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Deposition In A Texas Car Accident Injury Lawsuit

Deposition in a Texas car accident injury lawsuit
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Depositions are essential to any car accident lawsuit in Texas. Car accident injury lawsuits can be confusing at first glance. Many people don’t know what a deposition is or why it’s needed. Thankfully, the process is pretty straightforward. 

If you’ve been in a car accident in Texas, you will likely have to face a deposition at some point. But you can prepare for your deposition and get through it with a little help. Keep reading to find out all you need to know about depositions in car accidents in Texas. 

A Deposition In A Motor Vehicle Accident Lawsuit 

A deposition in a motor vehicle accident lawsuit is an inquisition taken under oath. It is similar to an interrogation that you might face in a courtroom but is done in private with only the lawyers involved in the case.  

A deposition usually occurs in a lawyer’s office. You will be questioned by the lawyer of the opposite party. They will ask standard questions such as: 

  • Your name, address, job history, etc. 
  • What happened on the day of the accident. 
  • What the weather was like on the day of the accident. 
  • How the accident happened, as far as you remember. 
  • If you were drinking or using drugs before the accident. 
  • What treatment you received after the accident. 

There are many other questions that lawyers may ask, designed to help the lawyers get a good sense of what happened at the accident and your state of mind during and after it. A deposition can last up to six hours in a day, though most finish within a couple of hours.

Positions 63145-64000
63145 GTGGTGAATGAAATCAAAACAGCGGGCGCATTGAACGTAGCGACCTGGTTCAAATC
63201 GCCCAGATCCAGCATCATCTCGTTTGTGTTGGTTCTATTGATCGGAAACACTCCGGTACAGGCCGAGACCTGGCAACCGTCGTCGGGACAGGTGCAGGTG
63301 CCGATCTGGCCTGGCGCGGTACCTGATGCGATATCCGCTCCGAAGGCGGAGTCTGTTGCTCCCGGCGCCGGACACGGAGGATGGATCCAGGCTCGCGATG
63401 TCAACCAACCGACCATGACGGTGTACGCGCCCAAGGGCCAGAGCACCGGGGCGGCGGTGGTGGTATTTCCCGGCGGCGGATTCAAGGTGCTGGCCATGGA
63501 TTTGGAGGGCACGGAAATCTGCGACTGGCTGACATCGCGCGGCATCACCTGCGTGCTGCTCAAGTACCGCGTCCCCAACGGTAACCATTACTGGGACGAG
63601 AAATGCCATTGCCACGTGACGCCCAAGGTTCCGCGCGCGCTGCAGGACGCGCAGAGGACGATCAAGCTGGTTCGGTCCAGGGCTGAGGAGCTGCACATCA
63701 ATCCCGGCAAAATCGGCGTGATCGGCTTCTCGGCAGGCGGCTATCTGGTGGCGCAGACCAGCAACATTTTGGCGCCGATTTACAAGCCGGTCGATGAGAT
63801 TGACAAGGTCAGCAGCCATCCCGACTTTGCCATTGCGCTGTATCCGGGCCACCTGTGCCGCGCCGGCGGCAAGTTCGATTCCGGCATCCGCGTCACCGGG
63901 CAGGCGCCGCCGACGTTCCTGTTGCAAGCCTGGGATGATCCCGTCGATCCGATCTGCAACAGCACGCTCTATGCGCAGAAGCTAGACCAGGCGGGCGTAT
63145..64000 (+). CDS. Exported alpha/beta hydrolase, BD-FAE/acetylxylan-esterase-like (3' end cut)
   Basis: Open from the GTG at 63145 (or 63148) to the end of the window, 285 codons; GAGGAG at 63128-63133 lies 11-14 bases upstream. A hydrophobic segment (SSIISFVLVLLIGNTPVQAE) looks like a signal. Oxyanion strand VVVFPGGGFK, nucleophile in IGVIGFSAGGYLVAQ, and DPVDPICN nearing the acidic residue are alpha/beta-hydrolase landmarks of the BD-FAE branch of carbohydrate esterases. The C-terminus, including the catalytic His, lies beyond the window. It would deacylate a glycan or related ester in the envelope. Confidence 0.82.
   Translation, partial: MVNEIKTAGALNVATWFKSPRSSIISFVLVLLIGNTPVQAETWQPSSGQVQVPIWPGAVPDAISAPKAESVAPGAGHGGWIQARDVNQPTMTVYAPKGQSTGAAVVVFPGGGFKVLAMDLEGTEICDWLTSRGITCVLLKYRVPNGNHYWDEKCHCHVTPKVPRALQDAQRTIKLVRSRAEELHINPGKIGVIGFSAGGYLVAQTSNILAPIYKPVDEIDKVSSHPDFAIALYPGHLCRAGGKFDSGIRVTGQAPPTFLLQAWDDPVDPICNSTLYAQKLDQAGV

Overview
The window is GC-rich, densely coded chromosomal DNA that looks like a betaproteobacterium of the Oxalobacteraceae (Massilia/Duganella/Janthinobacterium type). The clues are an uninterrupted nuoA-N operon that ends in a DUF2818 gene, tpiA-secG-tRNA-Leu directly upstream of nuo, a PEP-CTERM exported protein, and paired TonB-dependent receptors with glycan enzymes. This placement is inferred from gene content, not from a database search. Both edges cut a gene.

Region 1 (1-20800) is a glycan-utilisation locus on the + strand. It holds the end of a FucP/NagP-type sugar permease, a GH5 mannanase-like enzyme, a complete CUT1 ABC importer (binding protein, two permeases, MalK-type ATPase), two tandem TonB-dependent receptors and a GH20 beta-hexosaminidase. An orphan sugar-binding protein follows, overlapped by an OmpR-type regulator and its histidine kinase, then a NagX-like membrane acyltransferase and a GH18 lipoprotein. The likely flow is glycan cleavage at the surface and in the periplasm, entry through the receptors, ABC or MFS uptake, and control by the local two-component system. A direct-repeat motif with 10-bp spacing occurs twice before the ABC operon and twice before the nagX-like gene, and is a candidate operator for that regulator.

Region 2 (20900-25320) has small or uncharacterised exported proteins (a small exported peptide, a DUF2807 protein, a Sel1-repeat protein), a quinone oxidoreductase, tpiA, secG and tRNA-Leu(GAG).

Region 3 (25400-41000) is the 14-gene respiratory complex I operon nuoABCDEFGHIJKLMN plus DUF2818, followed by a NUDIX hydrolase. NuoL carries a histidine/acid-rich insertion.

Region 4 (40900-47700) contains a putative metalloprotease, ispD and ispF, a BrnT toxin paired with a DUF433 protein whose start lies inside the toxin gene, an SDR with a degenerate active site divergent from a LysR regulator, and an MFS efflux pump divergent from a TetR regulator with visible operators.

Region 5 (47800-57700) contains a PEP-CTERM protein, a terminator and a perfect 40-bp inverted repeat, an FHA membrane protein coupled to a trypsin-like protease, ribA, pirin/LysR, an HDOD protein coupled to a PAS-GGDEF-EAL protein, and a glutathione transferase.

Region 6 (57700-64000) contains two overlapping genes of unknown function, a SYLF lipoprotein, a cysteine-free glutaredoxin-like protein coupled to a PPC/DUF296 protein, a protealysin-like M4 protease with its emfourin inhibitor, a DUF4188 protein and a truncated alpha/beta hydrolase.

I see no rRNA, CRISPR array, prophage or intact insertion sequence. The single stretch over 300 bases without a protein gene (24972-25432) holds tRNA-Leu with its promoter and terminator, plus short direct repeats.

Why Is A Deposition Needed In A Personal Injury Lawsuit? 

A deposition is very important for establishing witness testimony of what happened in an accident. If you are involved in a personal injury lawsuit, you are likely claiming that the other driver was responsible for your accident and should pay for the damages you suffered.  

In Texas, you are only allowed to file a claim to recover damages if you are less than 50% responsible for the accident. If you are less than 50% responsible, you can receive compensation, but the amount you can receive will be reduced by the percentage of your responsibility. 

It is important for lawyers to take depositions so they can hear what happened in an accident from the mouths of those involved. Depositions provide evidence of what happened and allow lawyers to establish a basis for settlement negotiations based on fault.  

The deposition will be recorded, either on paper or on video or both and can be used in court. Depositions are usually taken long before cases go to court so your memory is still relatively fresh.  

a gavel on a table

5 Things To Know In A Car Accident Deposition 

If you have to be questioned in a car accident deposition, there are a few things you’ll need to know. Remember that you will be under oath, just as you would be in a courtroom. You will have to answer all questions truthfully to the best of your ability.